Monday, April 22, 2019 Medina 43°

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CityLink cable, internet to be same price for all starting in October


WADSWORTH — City Council approved legislation Wednesday that equalizes what city and township residents pay for city-owned CityLink cable and internet services.

“I think now is the right time to do it because of the competition (Time Warner and Spectrum) that we are facing,” Service Director Robert Patrick said immediately following the council meeting.

Using basic cable as an example, the monthly rate has been $21.60 for subscribers within the city and $23.75 for Wadsworth Township residents, according to data provided by Patrick. The new rate, effective in October, would be $25 across the board.

Patrick said increased rates are a result of higher fees CityLink has to pay to offer specific television networks such as ABC, FOX and ESPN to its customers.

“Every year our rates go up from (the networks) to be able to provide those channels,” Patrick said. “So that is really what we need to pass on so we can stay solvent and we can continue to provide the great services that we do.”

“Most of the cable costs, of course, we try to contain as much as possible, and anytime the rates are increased it is strictly due to all the outside, the contracts that we have to have with all the companies,” At-large Councilman Tom Stugmyer said after the meeting.

Patrick said past efforts to avoid rate increases caused CityLink to fall behind financially.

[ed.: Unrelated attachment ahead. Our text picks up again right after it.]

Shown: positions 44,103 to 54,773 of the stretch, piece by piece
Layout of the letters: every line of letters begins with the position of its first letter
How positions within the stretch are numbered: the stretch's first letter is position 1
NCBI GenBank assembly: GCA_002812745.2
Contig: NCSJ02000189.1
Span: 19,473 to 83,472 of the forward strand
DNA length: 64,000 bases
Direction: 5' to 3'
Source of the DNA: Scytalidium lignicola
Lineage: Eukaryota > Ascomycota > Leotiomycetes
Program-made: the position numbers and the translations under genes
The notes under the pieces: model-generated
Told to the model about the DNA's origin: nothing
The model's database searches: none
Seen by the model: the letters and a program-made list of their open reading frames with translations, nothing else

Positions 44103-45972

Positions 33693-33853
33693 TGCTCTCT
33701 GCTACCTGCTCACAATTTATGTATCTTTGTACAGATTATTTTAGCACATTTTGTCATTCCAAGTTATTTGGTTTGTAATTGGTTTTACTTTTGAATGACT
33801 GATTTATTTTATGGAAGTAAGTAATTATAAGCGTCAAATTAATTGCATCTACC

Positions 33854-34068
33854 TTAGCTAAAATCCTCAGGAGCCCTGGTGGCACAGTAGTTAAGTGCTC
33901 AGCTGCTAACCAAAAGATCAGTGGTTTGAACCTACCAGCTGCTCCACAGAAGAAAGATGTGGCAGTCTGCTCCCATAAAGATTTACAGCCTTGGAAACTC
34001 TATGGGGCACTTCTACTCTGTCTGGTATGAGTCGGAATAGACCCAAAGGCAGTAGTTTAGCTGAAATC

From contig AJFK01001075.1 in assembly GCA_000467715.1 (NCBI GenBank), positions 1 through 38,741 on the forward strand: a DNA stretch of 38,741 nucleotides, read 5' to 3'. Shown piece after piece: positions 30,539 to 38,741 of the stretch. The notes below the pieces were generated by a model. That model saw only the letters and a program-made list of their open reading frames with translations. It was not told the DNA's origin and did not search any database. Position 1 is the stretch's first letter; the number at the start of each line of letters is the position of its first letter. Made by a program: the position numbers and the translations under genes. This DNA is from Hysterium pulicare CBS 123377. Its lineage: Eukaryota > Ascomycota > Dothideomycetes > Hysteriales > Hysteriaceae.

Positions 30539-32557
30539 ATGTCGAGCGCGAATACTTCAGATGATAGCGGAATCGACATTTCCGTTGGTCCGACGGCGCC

“Last year when we came to (council), we only did about 50 percent of what we needed for an increase because we were hoping some of our negotiations at the end of the year would be a little better than they were,” Patrick said. “Also, we just didn’t want to have a very severe increase to our customers.”

The result was a deficit for the city-owned service company, he said.

Patrick said Wadsworth is one of two cities in Northeast Ohio to offer cable and internet services, and has done so for more than 20 years.

“We really are a competitor out there and providing a high-quality service at a reasonable price,” he said.

Ward 1 Councilman Ralph Copley was the lone council member to vote against the legislation.

Copley said following the meeting he requested — and didn’t receive — additional information about why city residents would see steeper increases to put them and township residents on an even playing field.

“I was forced to vote no, because it is my duty to represent the residents, not the nonresidents.”

Also Wednesday, council approved moving its meeting time from 7:30 p.m. to 6:30 p.m. the first and third Tuesdays of each month at city hall, 120 Maple St.

Contact reporter Nathan Havenner at (330) 721-4050 or

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